The purpose of the presidential debates is to establish contrast between the two candidates. While there’s been near universal consensus that Romney won the first debate, what interests me is less the oratorical contrasts between their two performances and more the ideological contrast: the ideas that were actually put forward by each candidate and to what extent Romney’s were actually stronger.
Before discussing whether/why Romney came out on top, let’s lay out the questions Lehrer asked. I’m not going to cover every one of them, so people who are curious about questions not covered can go back and look at the transcript:
- What are the major differences between the two of you about how you would go about creating new jobs?
- What is the difference? Let’s just stay on taxes.
- What are the differences between the two of you as to how you would go about tackling the deficit problem in this country?
- Governor, what about Simpson-Bowles? Do you support Simpson-Bowles?
- Do you see a major difference between the two of you on Social Security?
- And what about the vouchers?
- What is your view about the level of federal regulation of the economy right now? Is there too much?
- Now, let’s move to health care where I know there is a clear difference, and that has to do with the Affordable Care Act, Obamacare. You want it repealed. You want the Affordable Care Act repealed. Why?… Mr. President, the argument against repeal?
- If Obamacare is repealed. How would you replace it?
- Do you believe there’s a fundamental difference between the two of you as to how you view the mission of the federal government?
- Does the federal government have a responsibility to improve the quality of public education in America?
- Many of the legislative functions of the federal government right now are in a state of paralysis as a result of partisan gridlock. If elected, in your case, if re-elected, in your case, what would you do about that?
- Closing statements.
Clearly we cannot examine the two candidates’ positions for each and every question. That would make this much more than a short blog post, but we can be rest assured that the questions are not going away. The important questions will return again and again as the race goes on.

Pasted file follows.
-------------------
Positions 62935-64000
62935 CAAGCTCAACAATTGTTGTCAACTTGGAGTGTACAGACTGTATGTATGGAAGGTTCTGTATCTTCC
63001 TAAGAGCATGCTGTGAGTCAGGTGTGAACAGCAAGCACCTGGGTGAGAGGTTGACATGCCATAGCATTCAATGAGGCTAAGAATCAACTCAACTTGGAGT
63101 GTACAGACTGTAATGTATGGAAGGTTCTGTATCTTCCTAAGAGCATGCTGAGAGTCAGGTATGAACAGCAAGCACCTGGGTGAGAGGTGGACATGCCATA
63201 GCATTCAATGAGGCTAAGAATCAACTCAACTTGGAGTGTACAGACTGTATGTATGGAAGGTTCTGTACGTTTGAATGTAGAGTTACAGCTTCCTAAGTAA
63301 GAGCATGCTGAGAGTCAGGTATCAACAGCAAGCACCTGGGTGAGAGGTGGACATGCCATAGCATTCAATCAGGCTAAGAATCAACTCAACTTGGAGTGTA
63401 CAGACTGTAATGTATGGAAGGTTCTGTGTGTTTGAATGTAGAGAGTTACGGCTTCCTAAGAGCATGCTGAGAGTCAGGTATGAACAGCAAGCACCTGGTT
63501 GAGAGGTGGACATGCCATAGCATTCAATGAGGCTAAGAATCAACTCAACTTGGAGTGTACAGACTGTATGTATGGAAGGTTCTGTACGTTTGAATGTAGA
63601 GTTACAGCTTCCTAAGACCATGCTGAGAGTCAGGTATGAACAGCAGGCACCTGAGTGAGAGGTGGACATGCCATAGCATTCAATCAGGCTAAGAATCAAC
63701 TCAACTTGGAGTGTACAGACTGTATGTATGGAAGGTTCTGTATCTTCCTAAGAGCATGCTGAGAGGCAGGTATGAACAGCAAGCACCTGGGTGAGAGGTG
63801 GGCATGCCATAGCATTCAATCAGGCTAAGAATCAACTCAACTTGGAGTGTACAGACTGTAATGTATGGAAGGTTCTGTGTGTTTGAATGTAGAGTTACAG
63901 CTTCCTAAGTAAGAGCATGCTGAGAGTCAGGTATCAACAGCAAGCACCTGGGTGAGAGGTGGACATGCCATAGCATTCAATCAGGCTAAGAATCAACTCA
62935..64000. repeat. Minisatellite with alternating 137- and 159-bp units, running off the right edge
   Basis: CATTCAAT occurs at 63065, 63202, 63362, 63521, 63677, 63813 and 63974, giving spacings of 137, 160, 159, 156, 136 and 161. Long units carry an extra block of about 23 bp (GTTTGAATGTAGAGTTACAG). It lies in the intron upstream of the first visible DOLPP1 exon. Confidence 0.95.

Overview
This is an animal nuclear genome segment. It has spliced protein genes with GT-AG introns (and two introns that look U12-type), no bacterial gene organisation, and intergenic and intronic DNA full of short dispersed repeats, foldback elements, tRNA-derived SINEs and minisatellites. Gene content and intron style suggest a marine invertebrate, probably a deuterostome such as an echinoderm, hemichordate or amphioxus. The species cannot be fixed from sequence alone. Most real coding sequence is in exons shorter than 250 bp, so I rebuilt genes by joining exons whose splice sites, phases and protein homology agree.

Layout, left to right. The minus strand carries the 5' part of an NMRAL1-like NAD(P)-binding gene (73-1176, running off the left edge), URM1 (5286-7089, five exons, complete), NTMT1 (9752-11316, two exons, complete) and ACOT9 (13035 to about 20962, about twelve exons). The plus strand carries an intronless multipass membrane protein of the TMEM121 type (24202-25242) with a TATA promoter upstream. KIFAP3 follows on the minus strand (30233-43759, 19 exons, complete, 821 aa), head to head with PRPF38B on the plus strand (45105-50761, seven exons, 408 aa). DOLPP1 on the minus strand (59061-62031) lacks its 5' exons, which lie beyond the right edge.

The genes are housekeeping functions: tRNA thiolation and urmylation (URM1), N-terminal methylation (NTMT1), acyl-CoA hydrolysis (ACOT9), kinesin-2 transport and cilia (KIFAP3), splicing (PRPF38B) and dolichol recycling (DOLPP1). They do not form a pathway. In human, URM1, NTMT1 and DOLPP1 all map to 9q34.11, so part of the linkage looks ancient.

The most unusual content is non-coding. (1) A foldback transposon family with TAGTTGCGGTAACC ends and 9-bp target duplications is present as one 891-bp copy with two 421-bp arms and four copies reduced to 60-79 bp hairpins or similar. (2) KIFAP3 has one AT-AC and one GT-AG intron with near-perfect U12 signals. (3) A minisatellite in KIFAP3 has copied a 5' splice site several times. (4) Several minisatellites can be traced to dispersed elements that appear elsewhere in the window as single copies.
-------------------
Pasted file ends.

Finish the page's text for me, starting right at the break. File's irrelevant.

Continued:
Let us start with the first question about jobs. The main topic of the debate was domestic policy, and so the respective candidates’ plans for job growth should be examined.
I think we’ve got to invest in education and training. I think it’s important for us to:
Develop new sources of energy here in America, that
we change our tax code to make sure that we’re helping small businesses and companies that are investing here in the United States,
that we take some of the money that we’re saving as we wind down two wars to rebuild America and
that we reduce our deficit in a balanced way that allows us to make these critical investments.
Now, it ultimately is going to be up to the voters — to you — which path we should take. Are we going to double on top-down economic policies that helped to get us into this mess or do we embrace a new economic patriotism that says America does best when the middle class does best?
My plan has five basic parts:
Get us energy independent, North American energy independent. That creates about 4 million jobs.
Open up more trade, particularly in Latin America, crack down on China, if and when they cheat.
Make sure our people have the skills they need to succeed and the best schools in the world. We’re a far way from that now.
Get us to a balanced budget.
Champion small business. It’s small business that creates the jobs in America. And over the last four years, small- business people have decided that America may not be the place to open a new business, because new business startups are down to a 30-year low. I know what it takes to get small business growing again, to hire people.
…The president has a view very similar to the view he had when he ran four years ago, that a bigger government, spending more, taxing more, regulating more — if you will, trickle-down government — would work. That’s not the right answer for America.